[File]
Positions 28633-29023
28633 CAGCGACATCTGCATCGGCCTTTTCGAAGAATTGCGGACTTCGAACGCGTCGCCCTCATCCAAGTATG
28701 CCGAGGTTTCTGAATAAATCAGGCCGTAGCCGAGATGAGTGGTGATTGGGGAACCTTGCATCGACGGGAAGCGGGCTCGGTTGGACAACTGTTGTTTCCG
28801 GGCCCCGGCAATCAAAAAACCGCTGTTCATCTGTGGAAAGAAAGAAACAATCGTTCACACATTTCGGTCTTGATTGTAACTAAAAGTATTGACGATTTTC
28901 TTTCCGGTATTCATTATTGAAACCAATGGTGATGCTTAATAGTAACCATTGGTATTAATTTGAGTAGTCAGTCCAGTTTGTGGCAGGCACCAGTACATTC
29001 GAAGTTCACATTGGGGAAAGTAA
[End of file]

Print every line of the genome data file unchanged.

Positions 28633-29023
28633 CAGCGACATCTGCATCGGCCTTTTCGAAGAATTGCGGACTTCGAACGCGTCGCCCTCATCCAAGTATG
28701 CCGAGGTTTCTGAATAAATCAGGCCGTAGCCGAGATGAGTGGTGATTGGGGAACCTTGCATCGACGGGAAGCGGGCTCGGTTGGACAACTGTTGTTTCCG
28801 GGCCCCGGCAATCAAAAAACCGCTGTTCATCTGTGGAAAGAAAGAAACAATCGTTCACACATTTCGGTCTTGATTGTAACTAAAAGTATTGACGATTTTC
28901 TTTCCGGTATTCATTATTGAAACCAATGGTGATGCTTAATAGTAACCATTGGTATTAATTTGAGTAGTCAGTCCAGTTTGTGGCAGGCACCAGTACATTC
29001 GAAGTTCACATTGGGGAAAGTAA